Some are too wounded or too insecure to talk or reason. But some are already looking to understand how their neighbors could disagree with what they took for granted. While we, the Orthodox, often lacked both the incentive and the vocabulary with which to communicate in the past, we should now look for opportunities to speak to our Jewish coworkers and neighbors, at least those who want to hear. We should reassure them that their hearts are in the right place, and we respect that. There will be time later to explain why many of us can agree in principal, but part company in application. We can defer the details of the conversations about the intrusiveness of big government, about the counter-productivity of entitlement programs, about our abhorrence of social engineering – particularly when it discards and obliterates anything good and refined from the past.
There will be time for that. Right now, we have a chance to let some of them know about us, including that neither we nor our beliefs are deplorable.
The elections ought to firm up a relationship with another group: Evangelicals. Some 80% of white Evangelicals voted for Trump. The percentage was smaller among Latino and African-American evangelicals (can you blame them?), but many of them also denied Hillary the votes she expected.
I spent the two days just prior to the election in Tulsa, in the Trump heartland. It was the third year in a row that I have taught at Oral Roberts University, where they love G-d, Scripture, and the Jews. At an evening SRO event for the campus community, I spoke about Evangelical fears about the government leading the way in restricting religious liberties when they advance positions deemed to be at odds with its ideas about personal happiness.
I argued that the government coming after bakers and florists was the smaller of the two problems they faced. Lawsuits brought by the government and private agencies could be and will be countered by religious defense agencies. The larger challenge for them, I said, was (paraphrasing the subtitle of R. Yehudah HaLevi’s Kuzari) that for the first time since the Mayflower landed, Christian believers were not only a minority, but a despised minority. Contemporary culture had ruled in favor of the abolition of rules and tradition, at least when they got in the way of what its shapers and spokespeople thought were happiness and fulfillment. Surviving as a cultural minority was a much more difficult prospect than warding off unfavorable lawsuits and legislation. (I told them about Pharoah’s telling Egyptians clamoring for food that they should go to Yosef and do anything he asked of them – which according to Chazal meant circumcising themselves. Now, why would Yosef want the Egyptians to do that? I gave them R. Dessler’s insight. Yosef was preparing for the exile of his descendants, who would have to live as a minority among the Egyptians. If they would be the only circumcised males, the cultural pressure would drive many away from their roots – just as many such locker-room encounters did for Jews in the opening decades of 20th century America.)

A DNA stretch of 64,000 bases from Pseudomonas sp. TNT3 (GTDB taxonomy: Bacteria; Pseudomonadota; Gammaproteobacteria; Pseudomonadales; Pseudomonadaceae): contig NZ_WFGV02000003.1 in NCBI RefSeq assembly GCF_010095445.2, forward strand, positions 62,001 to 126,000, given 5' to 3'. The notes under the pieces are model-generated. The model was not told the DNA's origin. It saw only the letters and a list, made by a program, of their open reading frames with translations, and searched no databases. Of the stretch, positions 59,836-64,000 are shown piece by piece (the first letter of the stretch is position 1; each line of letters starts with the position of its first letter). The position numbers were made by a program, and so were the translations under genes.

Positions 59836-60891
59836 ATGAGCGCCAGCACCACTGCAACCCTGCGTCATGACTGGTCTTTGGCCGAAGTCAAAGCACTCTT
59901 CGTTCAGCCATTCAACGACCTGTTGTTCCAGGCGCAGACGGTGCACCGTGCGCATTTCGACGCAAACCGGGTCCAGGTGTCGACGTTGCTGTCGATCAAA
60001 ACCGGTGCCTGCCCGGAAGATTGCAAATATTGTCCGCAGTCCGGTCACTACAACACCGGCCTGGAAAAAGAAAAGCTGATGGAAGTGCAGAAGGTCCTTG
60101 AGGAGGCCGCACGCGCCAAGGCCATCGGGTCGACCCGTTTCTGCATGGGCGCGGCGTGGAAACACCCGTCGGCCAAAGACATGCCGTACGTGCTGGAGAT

I told, them, though, to relax. Orthodox Jews demonstrate that people can live as a cultural minority. They can survive and even thrive. They were free to figure out how to do it, or they could learn from our achievements and our failures. I told them that they are safe speaking with us, because we don’t proselytize. . (As Jews, we have to take issue with parts of their theology. But we encourage all people to take G-d seriously, for their own good, and for the survival of society.) We don’t need or want them to become Jewish or practice mitzvos. Their Seven Noahide commandments are just fine. But there are aspects of our success that can work to keep belief in G-d alive in their children and grandchildren: education, replacement of popular culture with a home-grown one, the incorporation of a sense of holiness in everyday life, and joy in the study of G-d’s Word.
Evangelicals are breathing a sigh of relief after the election about hostile legislation, which they assume will abate. But they know that, despite the highest retention rate for Christians – 69% – they are losing many people. They know that we Orthodox do, B”H, better than that. For some two thousand years, our influence on those outside our faith was very indirect. We taught by tenaciously surviving. We are now in a position that we can inch forward – slowly, and with trepidation, to be sure – to more directly share with those who wish to hear what it means to be in a close relationship with HKBH.
As Torah Jews, we prefer a world of imperfect understanding of G-d to one of atheism. We also know that the Palestinians are working overtime to sever any relationship between Christians and their Jewish roots. They are attempting to do to history what UNESCO did to Har HaBayis. Many Evangelicals know that Orthodox Jews voted the way they did, and it was largely for similar reasons. This creates opportunity for us to create a new strategic alliance – in support of Israel, and in the other battle, the one to put G-d back in America.